The Jungle Book (2016) Review

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The Jungle Book

Time: 105 Minutes
Age Rating: 120px-OFLCN_-_PG.svg[1] Contains Violence & Scary Scenes
Cast:
Bill Murray as Baloo (Voice)
Ben Kingsley as Bagheera (Voice)
Idris Elba as Shere Khan (Voice)
Lupita Nyong’o as Raksha (Voice)
Scarlett Johansson as Kaa (Voice)
Giancarlo Esposito as Akela (Voice)
Christopher Walken as King Louie (Voice)
Neel Sethi as Mowgli
Director: Jon Favreau

Raised by a family of wolves since birth, Mowgli (Neel Sethi) must leave the only home he’s ever known when the fearsome tiger Shere Khan (Idris Elba) unleashes his mighty roar. Guided by a no-nonsense panther (Ben Kingsley) and a free-spirited bear (Bill Murray), the young boy meets an array of jungle animals, including a slithery python and a smooth-talking ape. Along the way, Mowgli learns valuable life lessons as his epic journey of self-discovery leads to fun and adventure.

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The Jungle Book was on my most anticipated movies of 2016. Although I was getting a little sick of Disney doing live action remakes of their old films (Cinderella, Maleficent, etc), this movie intrigued me enough with director Jon Favreau and the talented voice cast with actors like Bill Murray, Christopher Walken and Idris Elba involved. After seeing The Jungle Book I can say that I am starting to have more confidence in Live Action Disney movies. From the acting/voice acting, to the special effects and great direction by Jon Favreau, this is definitely a movie you should check out when you get a chance.

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It’s been so long since I’ve watched the animated original, so I can’t say whether it’s faithful or not. I do recall that there are a couple changes based on my limited knowledge of the animation. The plot was pretty good, and I could follow the movie quite well, I just don’t think there’s much to talk about it. There are only two moments of singing. The first was “Bear Necessities”, which fitted in quite well. The other was with Christopher Walken’s monkey character, which did feel a little out of place. Still, it was nice to hear Christopher Walken sing a Jungle Book song. One thing that some people have noted is that it’s a little scary for kids. I’ll agree that for very young kids, it is scary, with Shere Khan and the dark imagery. But it’s not going to scar them for life, like some are making it out to be.

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The only actor appearing physically in this movie is Neel Sethi, he doesn’t have an easy job, as he had to interact with characters that he couldn’t see. After seeing this movie, all I can say that he is going places, he was absolutely remarkable and personifies everything that makes Mowgli. This movie has a huge and talented voice cast with actors including Ben Kingsley, Lupita Nyong’o, Scarlett Johansson, Christopher Walken and Giancarlo Esposito. There are a couple standouts, one is Bill Murray as Baloo, who was hilarious, perfect choice. Another is Idris Elba as Shere Khan. With just his voice, he manages to convey so much menace, and surpasses the original’s version.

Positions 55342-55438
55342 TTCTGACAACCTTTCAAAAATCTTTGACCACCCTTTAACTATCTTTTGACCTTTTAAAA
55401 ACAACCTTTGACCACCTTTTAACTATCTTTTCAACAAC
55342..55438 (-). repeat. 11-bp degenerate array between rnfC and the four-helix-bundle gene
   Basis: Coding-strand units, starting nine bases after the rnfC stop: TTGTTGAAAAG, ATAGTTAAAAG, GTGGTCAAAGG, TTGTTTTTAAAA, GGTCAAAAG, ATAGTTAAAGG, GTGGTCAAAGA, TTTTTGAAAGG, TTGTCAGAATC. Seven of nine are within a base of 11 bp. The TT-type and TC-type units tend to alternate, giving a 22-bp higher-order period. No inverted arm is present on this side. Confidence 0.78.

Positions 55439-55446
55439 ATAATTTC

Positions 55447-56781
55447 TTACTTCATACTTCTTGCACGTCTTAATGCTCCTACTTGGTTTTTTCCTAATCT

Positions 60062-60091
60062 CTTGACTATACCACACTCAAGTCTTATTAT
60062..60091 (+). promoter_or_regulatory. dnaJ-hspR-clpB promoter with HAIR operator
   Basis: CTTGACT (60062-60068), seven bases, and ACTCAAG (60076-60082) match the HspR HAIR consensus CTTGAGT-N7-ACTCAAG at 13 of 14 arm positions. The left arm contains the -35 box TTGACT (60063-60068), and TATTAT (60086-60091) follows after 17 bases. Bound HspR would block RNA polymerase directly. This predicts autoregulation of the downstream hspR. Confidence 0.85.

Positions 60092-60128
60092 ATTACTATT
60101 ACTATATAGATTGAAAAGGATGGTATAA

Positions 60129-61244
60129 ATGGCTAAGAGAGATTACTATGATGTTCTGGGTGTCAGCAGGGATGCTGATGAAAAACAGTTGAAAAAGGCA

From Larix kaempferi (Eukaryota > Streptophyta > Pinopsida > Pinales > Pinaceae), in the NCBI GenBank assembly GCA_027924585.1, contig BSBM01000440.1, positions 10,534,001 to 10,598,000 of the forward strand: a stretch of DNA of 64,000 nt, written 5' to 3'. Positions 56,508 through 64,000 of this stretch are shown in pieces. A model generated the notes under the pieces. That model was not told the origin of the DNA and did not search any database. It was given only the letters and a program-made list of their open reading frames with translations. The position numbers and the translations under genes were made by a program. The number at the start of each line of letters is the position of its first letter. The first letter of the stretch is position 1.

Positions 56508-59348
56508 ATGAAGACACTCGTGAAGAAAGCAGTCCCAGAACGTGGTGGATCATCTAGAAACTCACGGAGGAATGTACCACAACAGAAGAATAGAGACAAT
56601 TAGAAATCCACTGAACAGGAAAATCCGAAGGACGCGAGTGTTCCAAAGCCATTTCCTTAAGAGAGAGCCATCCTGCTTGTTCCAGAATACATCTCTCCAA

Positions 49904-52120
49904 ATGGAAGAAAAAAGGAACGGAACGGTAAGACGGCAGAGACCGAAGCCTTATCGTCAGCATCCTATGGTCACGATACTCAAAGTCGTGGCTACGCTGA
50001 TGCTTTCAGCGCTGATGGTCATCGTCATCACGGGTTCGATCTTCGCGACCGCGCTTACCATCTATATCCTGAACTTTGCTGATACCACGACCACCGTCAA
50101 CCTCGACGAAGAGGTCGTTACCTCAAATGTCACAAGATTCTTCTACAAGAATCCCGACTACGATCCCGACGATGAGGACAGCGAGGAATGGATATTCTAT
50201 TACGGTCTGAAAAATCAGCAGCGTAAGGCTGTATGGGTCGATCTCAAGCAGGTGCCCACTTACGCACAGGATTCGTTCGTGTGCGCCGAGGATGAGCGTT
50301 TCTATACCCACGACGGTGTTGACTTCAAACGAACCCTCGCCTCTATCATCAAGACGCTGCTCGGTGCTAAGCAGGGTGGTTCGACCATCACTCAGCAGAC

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The movie is very well directed by Jon Favreau. The effects needed to be applied in the right way because it needed to blend well with Neel Sethi, a human actor, it could easily turn into the Star Wars prequels where human actors are clearly surrounded by CG characters. Fortunately, Favreau handles this with ease. The special effects are also notably great, it almost doesn’t for one moment feel fake. It’s not only the effects that are great though, the visuals are beautiful whether it be of day, night, fire or rain, all of the weather conditions and lighting are expressed on screen excellently.

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The Jungle Book is filled with great effects, impressive work from its actor and voice actors and good visual storytelling from Jon Favreau. This movie made me confident that Legend of Tarzan could be good, in fact, The Jungle Book has proven to me that these live action Disney movies can be great. I’ve heard that there’s a sequel being planned and while I don’t think it’s necessary, I wouldn’t mind if it happened. The Jungle Book is definitely worth checking out when you get a chance.